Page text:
Will the role of European militaries increasingly be viewed primarily as critical responders to the Covid 19 pandemic, coordinating disaster emergency responses and utilising NATO’s procurement agencies in producing public health equipment and hospital transport?

Achieving NATO’s 3 Cs

Collective Defence and the Calculus of Consent

Article 5 of the 1949 Washington Treaty famously commits all NATO members to support collective defence decisions that are unanimously agreed by the supreme decision-making body, the North Atlantic Council. Alliance solidarity has become synonymous with defence spending commitments and contribution to missions.

Crisis Response and Management

NATO maintains five distinctive missions in support of Afghanistan (Operation Resolute Support), Iraq, South Eastern Europe, anti-piracy and the African Union. Additionally, NATO deploys in an Enhanced Forward Presence role in the Baltic States and Poland as a deterrent and maintains standing maritime forces and an integrated air defence system.

Cooperative Security and Partnerships

NATO holds multilateral and bilateral meetings with partners at its Brussels Headquarters, partner capitals and other international venues. The 50 members of the Euro-Atlantic Partnership Council (NATO members plus 20 partners including Russia) meet regularly to discuss Euro-Atlantic stability and security. Subsumed within the EAPC is the Partnership for Peace programme that consists of former Warsaw Pact members whose participation have accompanied economic and political reforms underpinning post-Warsaw Pact transition.

A special partnership with Russia began in 2002 following the 9/11 terrorist attacks on the USA. The NATO Russia Council enjoyed constructive and productive dialogue and activities until 2008 when Russian incursions into Georgia brought a deterioration, exacerbated in 2013-2014 by military action in Crimea and Eastern Ukraine. 

NATO’s other consultative partnerships comprise the Mediterranean Dialogue (7 Middle East countries including Israel)), the Istanbul Cooperation Initiative (4 Gulf State members and 9 other Partners Across the Globe.

Present and Future Partnerships with the European Union and China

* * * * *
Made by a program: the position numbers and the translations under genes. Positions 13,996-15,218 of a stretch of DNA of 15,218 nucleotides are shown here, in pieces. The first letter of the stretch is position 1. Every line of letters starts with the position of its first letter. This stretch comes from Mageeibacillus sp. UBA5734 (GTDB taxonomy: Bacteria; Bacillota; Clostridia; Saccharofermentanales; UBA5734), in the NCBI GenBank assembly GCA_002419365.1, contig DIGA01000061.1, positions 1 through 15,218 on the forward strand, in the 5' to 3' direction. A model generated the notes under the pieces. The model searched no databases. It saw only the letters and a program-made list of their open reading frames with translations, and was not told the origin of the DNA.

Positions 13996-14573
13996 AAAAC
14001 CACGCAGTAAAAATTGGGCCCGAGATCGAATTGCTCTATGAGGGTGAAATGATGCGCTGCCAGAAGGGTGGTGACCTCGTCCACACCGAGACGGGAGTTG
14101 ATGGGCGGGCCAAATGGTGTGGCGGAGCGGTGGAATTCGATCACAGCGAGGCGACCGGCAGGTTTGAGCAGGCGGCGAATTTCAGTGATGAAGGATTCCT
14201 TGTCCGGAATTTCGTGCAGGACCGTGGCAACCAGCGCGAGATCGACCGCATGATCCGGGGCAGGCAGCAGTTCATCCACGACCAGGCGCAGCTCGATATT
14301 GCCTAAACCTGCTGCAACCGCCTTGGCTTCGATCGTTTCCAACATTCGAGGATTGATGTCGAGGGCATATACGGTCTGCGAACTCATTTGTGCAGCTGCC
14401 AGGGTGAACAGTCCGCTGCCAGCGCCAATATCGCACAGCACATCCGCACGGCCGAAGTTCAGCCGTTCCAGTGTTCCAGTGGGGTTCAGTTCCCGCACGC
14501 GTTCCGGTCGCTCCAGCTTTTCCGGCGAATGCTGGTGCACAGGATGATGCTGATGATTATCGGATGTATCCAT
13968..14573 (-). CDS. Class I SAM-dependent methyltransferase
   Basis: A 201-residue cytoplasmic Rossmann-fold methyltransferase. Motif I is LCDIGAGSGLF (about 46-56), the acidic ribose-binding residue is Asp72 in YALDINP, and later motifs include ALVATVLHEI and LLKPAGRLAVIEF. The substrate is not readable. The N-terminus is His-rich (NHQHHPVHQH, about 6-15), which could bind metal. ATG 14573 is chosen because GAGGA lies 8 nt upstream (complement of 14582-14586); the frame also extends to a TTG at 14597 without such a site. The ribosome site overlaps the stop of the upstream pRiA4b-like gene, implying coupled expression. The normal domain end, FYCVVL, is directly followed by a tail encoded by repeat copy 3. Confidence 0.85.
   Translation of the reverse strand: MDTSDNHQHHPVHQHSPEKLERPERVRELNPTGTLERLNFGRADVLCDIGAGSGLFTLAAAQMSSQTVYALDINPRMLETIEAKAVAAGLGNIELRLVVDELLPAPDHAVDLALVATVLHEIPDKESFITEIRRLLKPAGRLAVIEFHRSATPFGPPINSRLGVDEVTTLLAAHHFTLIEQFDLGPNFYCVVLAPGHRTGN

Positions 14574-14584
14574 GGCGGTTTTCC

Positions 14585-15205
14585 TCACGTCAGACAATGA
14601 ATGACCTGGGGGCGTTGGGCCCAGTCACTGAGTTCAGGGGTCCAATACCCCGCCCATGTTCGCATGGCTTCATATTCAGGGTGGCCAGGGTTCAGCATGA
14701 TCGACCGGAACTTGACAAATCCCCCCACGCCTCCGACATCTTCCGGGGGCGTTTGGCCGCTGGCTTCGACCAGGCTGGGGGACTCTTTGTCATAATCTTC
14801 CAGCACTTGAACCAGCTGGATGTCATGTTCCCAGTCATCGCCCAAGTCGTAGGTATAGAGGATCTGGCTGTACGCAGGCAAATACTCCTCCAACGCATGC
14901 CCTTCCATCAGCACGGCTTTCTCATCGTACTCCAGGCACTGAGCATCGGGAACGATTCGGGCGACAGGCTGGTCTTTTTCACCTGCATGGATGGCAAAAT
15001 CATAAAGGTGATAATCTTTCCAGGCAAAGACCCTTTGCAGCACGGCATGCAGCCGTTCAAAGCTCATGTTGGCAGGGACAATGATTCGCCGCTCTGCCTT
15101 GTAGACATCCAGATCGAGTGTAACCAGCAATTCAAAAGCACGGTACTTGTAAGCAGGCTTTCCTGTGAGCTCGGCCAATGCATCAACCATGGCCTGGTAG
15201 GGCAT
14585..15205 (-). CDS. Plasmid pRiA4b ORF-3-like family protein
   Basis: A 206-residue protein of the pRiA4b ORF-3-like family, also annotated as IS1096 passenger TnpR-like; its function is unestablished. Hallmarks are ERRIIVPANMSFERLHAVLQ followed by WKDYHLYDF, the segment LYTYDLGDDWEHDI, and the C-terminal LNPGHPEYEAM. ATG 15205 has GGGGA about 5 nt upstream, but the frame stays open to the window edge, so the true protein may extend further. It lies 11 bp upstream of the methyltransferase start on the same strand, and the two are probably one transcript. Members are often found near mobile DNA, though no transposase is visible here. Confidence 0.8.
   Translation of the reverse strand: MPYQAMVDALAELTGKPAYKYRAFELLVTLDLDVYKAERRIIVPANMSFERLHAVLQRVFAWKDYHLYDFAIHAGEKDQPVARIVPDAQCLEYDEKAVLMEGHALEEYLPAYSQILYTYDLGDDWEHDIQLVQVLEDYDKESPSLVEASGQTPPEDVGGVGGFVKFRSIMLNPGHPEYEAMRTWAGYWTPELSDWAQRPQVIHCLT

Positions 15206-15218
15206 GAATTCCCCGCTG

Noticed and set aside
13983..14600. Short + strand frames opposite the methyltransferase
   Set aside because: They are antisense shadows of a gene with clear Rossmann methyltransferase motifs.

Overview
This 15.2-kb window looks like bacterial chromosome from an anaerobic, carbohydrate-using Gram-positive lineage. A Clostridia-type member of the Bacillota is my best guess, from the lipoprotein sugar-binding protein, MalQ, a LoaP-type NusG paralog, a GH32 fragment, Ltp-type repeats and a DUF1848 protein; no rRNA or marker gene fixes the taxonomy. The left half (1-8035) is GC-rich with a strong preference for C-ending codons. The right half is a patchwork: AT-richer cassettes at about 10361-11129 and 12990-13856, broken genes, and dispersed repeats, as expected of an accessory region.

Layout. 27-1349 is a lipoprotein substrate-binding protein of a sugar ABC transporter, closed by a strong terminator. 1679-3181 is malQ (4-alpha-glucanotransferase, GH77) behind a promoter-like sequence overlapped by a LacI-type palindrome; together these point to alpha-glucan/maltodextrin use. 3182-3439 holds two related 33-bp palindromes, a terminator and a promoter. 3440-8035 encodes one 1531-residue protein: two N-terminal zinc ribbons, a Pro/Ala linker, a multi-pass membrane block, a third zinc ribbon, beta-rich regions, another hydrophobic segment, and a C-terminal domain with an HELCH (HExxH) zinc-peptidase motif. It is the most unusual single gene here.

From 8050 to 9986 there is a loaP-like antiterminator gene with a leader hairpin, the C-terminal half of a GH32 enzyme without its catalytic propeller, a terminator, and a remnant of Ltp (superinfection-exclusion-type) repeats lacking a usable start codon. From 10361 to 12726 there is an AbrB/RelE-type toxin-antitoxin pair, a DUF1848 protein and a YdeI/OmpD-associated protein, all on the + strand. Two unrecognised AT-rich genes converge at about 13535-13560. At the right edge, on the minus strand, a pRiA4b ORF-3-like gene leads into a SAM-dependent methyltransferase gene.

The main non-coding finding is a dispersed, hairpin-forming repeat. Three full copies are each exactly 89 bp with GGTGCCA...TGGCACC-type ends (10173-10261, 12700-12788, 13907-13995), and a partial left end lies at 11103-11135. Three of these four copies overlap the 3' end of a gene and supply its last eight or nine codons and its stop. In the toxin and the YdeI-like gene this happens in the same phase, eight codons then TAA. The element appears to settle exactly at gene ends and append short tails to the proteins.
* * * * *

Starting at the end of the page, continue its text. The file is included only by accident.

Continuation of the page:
Deeper cooperation between NATO and the EU is critical to the development of an international "comprehensive approach" to crisis management and operations.

This approach implies a combination of military and civilian capabilities to meet the challenges of instability in Eastern Europe, the Asia Pacific, the Middle East and Gulf (exemplified by tensions between Sunni Saudi Arabia and Shia Iran) and the migrant crisis emanating from Syria, Afghanistan, Libya, Eritrea and other parts of sub-Sahara Africa. Turkey, a NATO member, plays an increasingly pivotal and sometimes controversial role in such crises.

A coherent, structured and mutually beneficial relationship between China and NATO is of paramount importance. A NATO-China Forum, addressing vital areas of mutual security and economic interest in the Asia-Pacific and Transatlantic regions (including energy flows, strategic resources and artificial intelligence), is imperative for enhancing strategic cooperation and understanding in the coming decades. Maritime security and the safeguarding of global strategic choke points are crucial for both China and NATO.

China’s GDP will in the coming years exceed the United States, but NATO countries combine nearly a billion people with 50% of world military and economic strength. The future course of global economic and political stability and security will be shaped by the balance of competition, cooperation and trust that can be forged between China and NATO states.


[1] Principally comprising the International Monetary Fund and International Bank for Reconstruction and Development (later named the World Bank) (1944), the United Nations (1945), the General Agreement on Tariffs and Trade (1947) (the forerunner of the World Trade Organisation) and the European Union (1993). The Warsaw Treaty Organisation (1955-1991) was set up by the Soviet Union and 7 Central and Eastern European Socialist bloc countries to counter the influence of NATO

[2] In 2019, 9 of the 30 members met this target with criticism from President Trump directed at countries below the magic figure, notably Germany